Mental health literacy about depression: a survey of portuguese youth
1 Health Sciences Research Unit – Nursing, Mental Health and Psychiatry Nursing, Nursing School of Coimbra, Avenida Bissaya Barreto, Apartado 7001, Coimbra 3046-851, Portugal
2 Melbourne School of Population Health, University of Melbourne, Melbourne, Australia
3 Health Sciences Research Unit – Nursing, Nursing School of Coimbra, Coimbra, Portugal
BMC Psychiatry 2013, 13:129 doi:10.1186/1471-244X-13-129Published: 7 May 2013
Depression is a common disorder in adolescents and young adults, but help seeking is low. Mental health literacy about depression is a key concept to plan interventions for improving help seeking. This study aimed to evaluate youth mental literacy about depression in order to design school-based interventions.
During 2012, a survey was conducted with a stratified cluster sample of 4938 Portuguese young people between 14 and 24 years of age. Following the presentation of a vignette describing depression, a series of questions was asked concerning: recognition of the disorder; knowledge of professional help and treatments available; knowledge of effective self-help strategies; knowledge and skills to give first aid and support to others; and knowledge of how to prevent this disorder.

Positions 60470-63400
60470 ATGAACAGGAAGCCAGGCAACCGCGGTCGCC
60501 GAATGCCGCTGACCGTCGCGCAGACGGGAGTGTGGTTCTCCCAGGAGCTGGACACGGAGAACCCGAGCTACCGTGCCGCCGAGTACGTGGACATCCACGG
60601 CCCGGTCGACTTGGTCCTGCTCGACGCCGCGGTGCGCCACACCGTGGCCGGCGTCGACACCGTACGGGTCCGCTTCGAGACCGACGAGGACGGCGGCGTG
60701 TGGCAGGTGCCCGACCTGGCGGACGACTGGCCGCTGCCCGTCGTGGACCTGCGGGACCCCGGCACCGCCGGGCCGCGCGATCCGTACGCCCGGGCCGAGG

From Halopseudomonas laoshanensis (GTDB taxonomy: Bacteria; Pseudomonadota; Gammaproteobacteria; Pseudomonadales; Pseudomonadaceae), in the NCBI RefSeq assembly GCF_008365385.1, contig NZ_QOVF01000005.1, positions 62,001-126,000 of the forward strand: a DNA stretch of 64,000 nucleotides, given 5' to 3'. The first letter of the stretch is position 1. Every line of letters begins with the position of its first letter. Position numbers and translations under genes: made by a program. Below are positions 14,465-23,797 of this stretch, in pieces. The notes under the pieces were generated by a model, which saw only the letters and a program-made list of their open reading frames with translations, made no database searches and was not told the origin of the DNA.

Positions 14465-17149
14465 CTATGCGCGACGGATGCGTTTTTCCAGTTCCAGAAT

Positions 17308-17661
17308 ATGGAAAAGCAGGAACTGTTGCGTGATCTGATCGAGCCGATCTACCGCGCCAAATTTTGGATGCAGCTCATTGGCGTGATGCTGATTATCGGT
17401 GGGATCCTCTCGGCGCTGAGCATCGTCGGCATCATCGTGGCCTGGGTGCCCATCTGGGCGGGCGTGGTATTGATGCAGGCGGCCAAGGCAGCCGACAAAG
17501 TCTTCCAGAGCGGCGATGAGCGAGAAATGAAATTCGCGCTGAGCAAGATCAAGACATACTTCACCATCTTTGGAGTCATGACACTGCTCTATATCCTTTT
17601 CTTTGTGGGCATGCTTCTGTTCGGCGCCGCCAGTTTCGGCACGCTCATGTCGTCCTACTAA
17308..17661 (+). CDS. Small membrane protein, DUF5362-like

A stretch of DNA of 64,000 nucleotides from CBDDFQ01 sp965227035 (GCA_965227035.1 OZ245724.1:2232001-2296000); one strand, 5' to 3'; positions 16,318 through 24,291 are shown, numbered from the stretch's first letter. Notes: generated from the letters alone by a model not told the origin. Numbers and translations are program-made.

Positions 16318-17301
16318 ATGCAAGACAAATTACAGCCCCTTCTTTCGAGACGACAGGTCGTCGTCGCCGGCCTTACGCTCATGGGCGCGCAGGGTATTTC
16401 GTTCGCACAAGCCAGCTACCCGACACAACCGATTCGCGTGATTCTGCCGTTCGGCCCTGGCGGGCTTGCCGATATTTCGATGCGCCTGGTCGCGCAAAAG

In response to an open-ended question, around a quarter of the participants failed to recognize depression in the vignette. When asked about the potential helpfulness of various people, most of the participants considered mental health professionals, family and friends to be helpful. However, teachers, social workers and a helpline were less likely to be considered as helpful. With regard to medications, vitamins received more positive views than psychotropics. Some interventions were frequently rated as likely to be helpful, whereas for others there was a lack of knowledge about their effectiveness. A positive finding is that alcohol and tobacco consumption were seen as harmful. When asked about mental health first aid strategies, participants supported the value of listening to the person in the vignette and advising professional help, but some unhelpful strategies were commonly endorsed as well.
Deficits were found in some aspects of depression literacy in Portuguese youth. Therefore intervention in this area is needed.